TEDx released a talk “I ♥ E-Poetry: Discovering Digital Media Poetry” given by Leonardo Flores, a Professor of English at the University of Puerto Rico and the co-editor of the Electronic Literature Collection vol.3, about discovering digital media poetry and the benefits of reading electronic literature. Flores introduces his blogging project called I ♥ E-Poetry, which has been run for four years. The simple blog has turned into a great resource, encompassing 500 works reviewed, 264 authors, 20 genres, and 100 technologies.
The goal of the talk is also to answer the question “what is a digital poetry?”. Flores compares print and digital textuality, based on “Seattle Drift” by Jim Andrews (1997). While print is presented as a rule “what you see is what you get”, digital textuality is characterized by the following features, such as screen text, multimedia, and code. In the next part, Flores shows a couple of digital genres, including hypertext with static response like “My Body” by Shelley Jackson, kinetic text with static response like “Strings” by Dan Waber, kinetic text with active response, “Family Tree” by Rozalie Hirs and Harm van den Dorpel, static kinetic game with aural response, “game, game, game and again game” by Jason Nelson, and static and mutable text, opened up on its remix, such as “Taroko Gorge” by Nick Montfort.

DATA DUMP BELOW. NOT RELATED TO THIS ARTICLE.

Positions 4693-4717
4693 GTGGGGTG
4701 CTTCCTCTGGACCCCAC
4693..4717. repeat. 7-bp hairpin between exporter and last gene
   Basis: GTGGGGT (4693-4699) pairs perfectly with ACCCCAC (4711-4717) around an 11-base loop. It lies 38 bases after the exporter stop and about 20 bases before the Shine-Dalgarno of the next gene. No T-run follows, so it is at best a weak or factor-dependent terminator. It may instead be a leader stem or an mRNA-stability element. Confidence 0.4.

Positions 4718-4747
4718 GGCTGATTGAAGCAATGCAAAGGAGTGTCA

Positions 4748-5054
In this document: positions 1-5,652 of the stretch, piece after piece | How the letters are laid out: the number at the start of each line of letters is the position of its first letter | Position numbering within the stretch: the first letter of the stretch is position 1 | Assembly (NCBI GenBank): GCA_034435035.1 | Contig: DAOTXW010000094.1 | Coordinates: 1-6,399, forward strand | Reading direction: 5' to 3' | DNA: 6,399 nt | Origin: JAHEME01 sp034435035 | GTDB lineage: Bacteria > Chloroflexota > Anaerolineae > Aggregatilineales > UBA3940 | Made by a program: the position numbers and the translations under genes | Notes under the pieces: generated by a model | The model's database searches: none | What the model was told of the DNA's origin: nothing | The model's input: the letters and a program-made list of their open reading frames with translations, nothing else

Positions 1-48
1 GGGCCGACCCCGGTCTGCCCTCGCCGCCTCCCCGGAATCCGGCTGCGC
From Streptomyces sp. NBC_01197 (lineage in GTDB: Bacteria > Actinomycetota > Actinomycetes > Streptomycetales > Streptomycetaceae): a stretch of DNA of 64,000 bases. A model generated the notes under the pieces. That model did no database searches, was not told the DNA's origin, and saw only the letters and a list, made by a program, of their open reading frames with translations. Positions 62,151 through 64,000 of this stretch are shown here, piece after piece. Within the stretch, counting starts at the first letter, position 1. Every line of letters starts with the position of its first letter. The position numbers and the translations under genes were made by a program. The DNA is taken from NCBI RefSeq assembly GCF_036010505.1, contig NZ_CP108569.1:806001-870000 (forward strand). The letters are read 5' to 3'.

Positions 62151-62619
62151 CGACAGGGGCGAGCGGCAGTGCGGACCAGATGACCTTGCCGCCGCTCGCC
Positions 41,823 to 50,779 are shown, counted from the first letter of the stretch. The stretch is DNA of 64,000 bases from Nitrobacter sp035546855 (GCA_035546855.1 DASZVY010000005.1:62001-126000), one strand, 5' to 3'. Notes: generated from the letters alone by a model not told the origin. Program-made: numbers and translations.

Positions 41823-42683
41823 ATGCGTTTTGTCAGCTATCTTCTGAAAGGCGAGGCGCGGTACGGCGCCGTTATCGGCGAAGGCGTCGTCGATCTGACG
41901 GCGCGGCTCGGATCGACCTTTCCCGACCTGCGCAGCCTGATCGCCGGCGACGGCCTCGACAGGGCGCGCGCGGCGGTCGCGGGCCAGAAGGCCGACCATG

The talk concludes with benefits of reading electronic literature. Flores points out the following advantages: to see how literary traditions evolve in digital media, discover emergent e-literary genres, and learn advanced literacy (digital media, multimodality, textual behavior, and code).